A GROWING ‘mountain’ of waste that the government has been dumping at La Collette without planning permission could be about to get even bigger, if States Members approve a proposition lodged by the Infrastructure Minister.
Deputy Tom Binet’s proposal to officially sanction an east, west and south headland – made up of waste – follows a Planning Committee meeting last month, at which the Infrastructure and Environment Department’s application to continue to create large headlands of hazardous waste south of the incinerator was unanimously rejected.
Described as ‘phase two’ of the government’s plan for waste management at La Collette, the proposals – if successful – would rubber-stamp waste being deposited at the site. Without any alternative location, contaminated waste will continue to be dumped there without planning permission.
Images attached to the application show the proposed new height of the pile of waste, which would further obscure views of the western side of St Aubin’s Bay for Islanders living near La Mare slip.
The government said it would be left with two ‘challenging’ options if it could not continue to dump waste at La Collette.
The choices, it said, would be to restrict construction that generated hazardous waste or to develop an alternative waste site.
The former option would have a ‘widespread local impact’ on the construction industry while the latter carries ‘a number of environmental challenges, and would not be a quick solution’.
‘Phase two’ of the government’s waste management plan includes the ‘landscaping and restoration’ of the east and south headland and the creation of a one-mile public coastal path around the perimeter of the site, once the restoration is complete.
Deputy Binet is also seeking States approval to allow him and Environment Minister Jonathan Renouf to develop a ‘long-term plan for the future waste strategy for Jersey’, which would be used to inform the next review of the Island Plan in 2026.
‘Given the difficulties in finding a satisfactory alternative for the future disposal of inert and non-combustible waste materials, it is considered to be in the Island’s best interests to maximise the lifetime of La Collette as a tip site and to incorporate super-filling. This will also enable the creation of a landscaped buffer, screening the site from the east, and providing an area of public open space,’ the proposition states.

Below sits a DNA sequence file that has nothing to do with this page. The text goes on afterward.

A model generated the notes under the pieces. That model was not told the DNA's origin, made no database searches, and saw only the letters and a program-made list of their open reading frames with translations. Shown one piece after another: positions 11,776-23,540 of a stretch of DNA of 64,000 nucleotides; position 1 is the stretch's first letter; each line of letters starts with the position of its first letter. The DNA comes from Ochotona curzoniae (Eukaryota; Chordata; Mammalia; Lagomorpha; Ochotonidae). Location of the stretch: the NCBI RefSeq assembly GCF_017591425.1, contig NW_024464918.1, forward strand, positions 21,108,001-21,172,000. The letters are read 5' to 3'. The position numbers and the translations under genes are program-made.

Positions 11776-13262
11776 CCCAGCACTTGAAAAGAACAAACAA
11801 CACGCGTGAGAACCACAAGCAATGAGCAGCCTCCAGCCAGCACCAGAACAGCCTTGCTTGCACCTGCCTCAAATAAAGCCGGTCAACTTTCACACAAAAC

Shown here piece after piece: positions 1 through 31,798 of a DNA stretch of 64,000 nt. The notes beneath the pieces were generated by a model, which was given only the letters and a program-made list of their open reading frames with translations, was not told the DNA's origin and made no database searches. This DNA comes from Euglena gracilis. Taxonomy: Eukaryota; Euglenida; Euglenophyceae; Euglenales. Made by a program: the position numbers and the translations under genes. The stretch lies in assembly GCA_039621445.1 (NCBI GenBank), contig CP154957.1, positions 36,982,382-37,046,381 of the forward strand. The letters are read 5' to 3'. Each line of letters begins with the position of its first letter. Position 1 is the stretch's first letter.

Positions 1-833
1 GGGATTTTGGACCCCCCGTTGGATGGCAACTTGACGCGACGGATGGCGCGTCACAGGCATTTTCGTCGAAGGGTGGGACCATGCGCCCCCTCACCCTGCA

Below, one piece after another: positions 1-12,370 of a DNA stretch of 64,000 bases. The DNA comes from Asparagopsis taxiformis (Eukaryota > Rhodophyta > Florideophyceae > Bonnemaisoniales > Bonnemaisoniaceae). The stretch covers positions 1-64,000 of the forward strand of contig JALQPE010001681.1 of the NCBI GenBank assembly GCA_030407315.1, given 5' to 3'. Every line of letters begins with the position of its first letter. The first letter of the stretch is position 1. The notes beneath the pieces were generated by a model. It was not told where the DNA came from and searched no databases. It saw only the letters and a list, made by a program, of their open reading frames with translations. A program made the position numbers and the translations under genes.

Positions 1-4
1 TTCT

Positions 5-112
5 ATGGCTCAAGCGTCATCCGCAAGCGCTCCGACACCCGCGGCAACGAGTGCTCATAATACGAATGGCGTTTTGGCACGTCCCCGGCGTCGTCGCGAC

In his report, Deputy Binet wrote that following the Planning Committee’s rejection, ‘the Island is without a facility for the management of hazardous waste’.
‘Furthermore, permissions for the disposal of inert waste soils at the site will be exceeded in the short term,’ he added.
There was no option to export hazardous waste owing to international agreements, according to the proposition.
While waste can still be dumped in the centre and north of the site, the government is already breaching planning permission with the east headland and is likely to breach permission to the west in the short term, the report stated.
During last month’s planning meeting, St Clement Constable Marcus Troy said it was not the committee’s job to ‘rubber-stamp unauthorised dumping over the last 20 years’.
Mr Troy said: ‘We are being put in an impossible situation. We need to explore what opportunities there are to export before we build Table Mountain in our backyard.’
Rejecting the planning application, the committee urged IHE to submit a retrospective application – to gain permission for what has already been built – as quickly as possible.
Around 200,000 tonnes of inert waste is sent to La Collette every year, with approximately 120,000 tonnes of this recycled into aggregates for use in construction, while the 80,000-tonne surplus is dumped at the site.